Joe Neilson-Teaching with novels


On the recommendation of Blaine Ray, I had the pleasure of heading down to Tucson and observing Joe Neilson.  I wanted to share the experience because I learn the best from watching what others do.

First off if you have never seen Joe…I will give a brief description.  He is FIT…he looks like he would be a soccer player or wrestler or even a runner.   This is a teacher that inspires through high energy, and it is no doubt that taking care of your body is a requirement.  I was curious to see what TPRS looks like after decades of teaching.  Does a TPRS teacher slow down after many years in the classroom? I was not sure what to expect from a TPRS teacher that has been teaching over 30 years…I often wonder if I can continue to be high energy in that way.  I now know that it is possible!

If you have read about Joe you know he teaches at a Catholic school and the demographics of his students is about what you would expect…a little bit of everything but really good kids.  At his school, I get the sense that he is a big deal…people’s faces lit up when we mentioned his name in the offices and hallways. He is known affectionately as “Profe.”

My colleague and I were blown away by the amount of student output we saw in all of Joe’s classes.  The level one kids during quarter 3 were speaking at a super high level, with unrehearsed/natural Spanish in order to contribute to their warm-up activities using present, preterit, imperfect, present perfect, pluscuamperfecto, along with reflexives, and IOPs.   It looked effortless for them…

This is after what…5 months of class? The speed and accuracy of their output was great…the speed was the thing that stands out the most to me.  Also, Joe stays in Spanish and requires that his students to the same.  In the level one class, I only heard him do one English comprehension check with “llegaste.”  This had affected me the most…requiring an all Spanish speaking environment is powerful and a change that I will be more consistent about implementing.

The level 2 and 3 classes were more of the same.  Joe maintains structure/routine in his classes.  He does some “freestyle” TPRS when he builds details on students writing warm activities.  You can tell he rides the creativity of his student actors. He uses cards to randomly select 3 students to read their statements (cartas de victimas).  This way, everyone eventually has an opportunity to share but all can help add details.

E.g.  Level 1 “El hombre no pagó la cuenta en el restaurante porque…”

Translation- “The man did not pay the bill in the restaurant because…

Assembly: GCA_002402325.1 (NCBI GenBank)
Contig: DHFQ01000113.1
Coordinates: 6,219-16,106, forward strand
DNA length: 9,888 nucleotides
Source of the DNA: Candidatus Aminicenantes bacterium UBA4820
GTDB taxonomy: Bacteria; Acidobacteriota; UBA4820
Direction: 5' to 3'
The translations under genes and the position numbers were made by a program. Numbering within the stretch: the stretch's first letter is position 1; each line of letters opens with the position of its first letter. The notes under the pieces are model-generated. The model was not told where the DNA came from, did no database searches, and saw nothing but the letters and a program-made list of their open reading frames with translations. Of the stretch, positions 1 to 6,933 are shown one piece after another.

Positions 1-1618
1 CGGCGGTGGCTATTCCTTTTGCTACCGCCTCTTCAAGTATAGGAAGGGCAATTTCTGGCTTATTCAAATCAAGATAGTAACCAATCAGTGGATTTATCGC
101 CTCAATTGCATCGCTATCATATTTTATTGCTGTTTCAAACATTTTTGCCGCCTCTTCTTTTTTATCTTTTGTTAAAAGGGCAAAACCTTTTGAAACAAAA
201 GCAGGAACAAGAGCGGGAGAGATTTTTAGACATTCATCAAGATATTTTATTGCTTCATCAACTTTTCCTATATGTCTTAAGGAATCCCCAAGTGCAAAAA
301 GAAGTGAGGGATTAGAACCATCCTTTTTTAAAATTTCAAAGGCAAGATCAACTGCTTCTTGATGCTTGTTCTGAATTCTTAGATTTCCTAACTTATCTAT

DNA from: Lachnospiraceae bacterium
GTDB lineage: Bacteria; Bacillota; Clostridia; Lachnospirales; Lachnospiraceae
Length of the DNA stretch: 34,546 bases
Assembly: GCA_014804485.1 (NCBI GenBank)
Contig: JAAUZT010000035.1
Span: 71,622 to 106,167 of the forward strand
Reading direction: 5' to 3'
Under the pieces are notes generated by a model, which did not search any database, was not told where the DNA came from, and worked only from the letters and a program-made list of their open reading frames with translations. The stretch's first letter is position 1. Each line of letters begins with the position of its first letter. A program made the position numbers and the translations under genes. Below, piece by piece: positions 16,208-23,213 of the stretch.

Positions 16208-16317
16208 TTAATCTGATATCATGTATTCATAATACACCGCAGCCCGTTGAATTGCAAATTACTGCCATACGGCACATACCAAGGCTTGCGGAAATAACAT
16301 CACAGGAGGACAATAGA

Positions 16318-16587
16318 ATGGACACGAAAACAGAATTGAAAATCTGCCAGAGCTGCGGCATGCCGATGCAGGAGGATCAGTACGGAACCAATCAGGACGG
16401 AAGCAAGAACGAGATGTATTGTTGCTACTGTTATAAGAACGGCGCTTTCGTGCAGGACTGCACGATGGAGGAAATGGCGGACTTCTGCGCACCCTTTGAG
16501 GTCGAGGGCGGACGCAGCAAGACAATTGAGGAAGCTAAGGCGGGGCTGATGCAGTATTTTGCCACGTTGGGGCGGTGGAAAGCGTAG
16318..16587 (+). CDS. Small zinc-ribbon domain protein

Level 3 “Te pido, Señor, que mis amigos, (no) tengan, sean, puedan, digan, estén…

(Catholic school)  I pray lord that my friends  (not) have, be, can, say, be…

Three students shared their responses and Joe would add more details…circle information…ask for student input…tell jokes… all while staying in the TL.

Then, right back to the structure of his lessons, which in this case was story-telling with thematic vocabulary.  Joe sometimes did this with his anchor novels.  I was surprised to see his classes using below level readers.  They clearly can read POBRE ANA much earlier but Joe used the novel to build more stories and details about the characters.  The class contributed to details of Ana’s story above and beyond what is found in the book….the more wild the details, the higher level of student interest and participation.

One of Joe’s classes was using OJOS DE CARMEN but these kids were also well beyond that reading level but he used the text to achieve higher order thinking and output from students about the characters and story plot. He actually used text explicit and text implicit questions and when students shared responses, it was great.  One student had a sentence that said…”quería que pensara.” She used this structure effortlessly like it was no big deal.  This was what I saw all day long, students using language in such a comfortable way.

Joe Neilson is an example of a TPRS master. The proof was displayed in the output of his students.  In each level they have acquired a tremendous amount of language and can use it naturally.  It is very clear that Joe has built tremendous relationships with these students.  They want to impress him and learn more and be apart of his classroom community.

Seeing an advanced TPRS teacher with their own students was a great experience.  If Joe is ever doing a workshop and you are ready for some advanced skills of TPRS, I highly recommend seeing him.  I use the word “advanced” because I get the sense that basic circling and simple PQA is something he seldom uses with this kids after decades of teaching.  As he is in the middle of quarter 3 it makes sense to be beyond those basics of TPRS.  He used the word modality to explain why he has evolved the way he expresses TPRS and it makes perfect sense.

I hope this was interesting…here is what I took away.


1.     Requiring a target language in class everyday is powerful.

2.     There is more in “simple” readers/novels than meets the eye.

3.     Students can contribute to curriculum every single day.

4.     No grammar is ever out of bounds… EVER.

5.     I must not underestimate a student’s ability to produce language in any level on a day-to-day basis.

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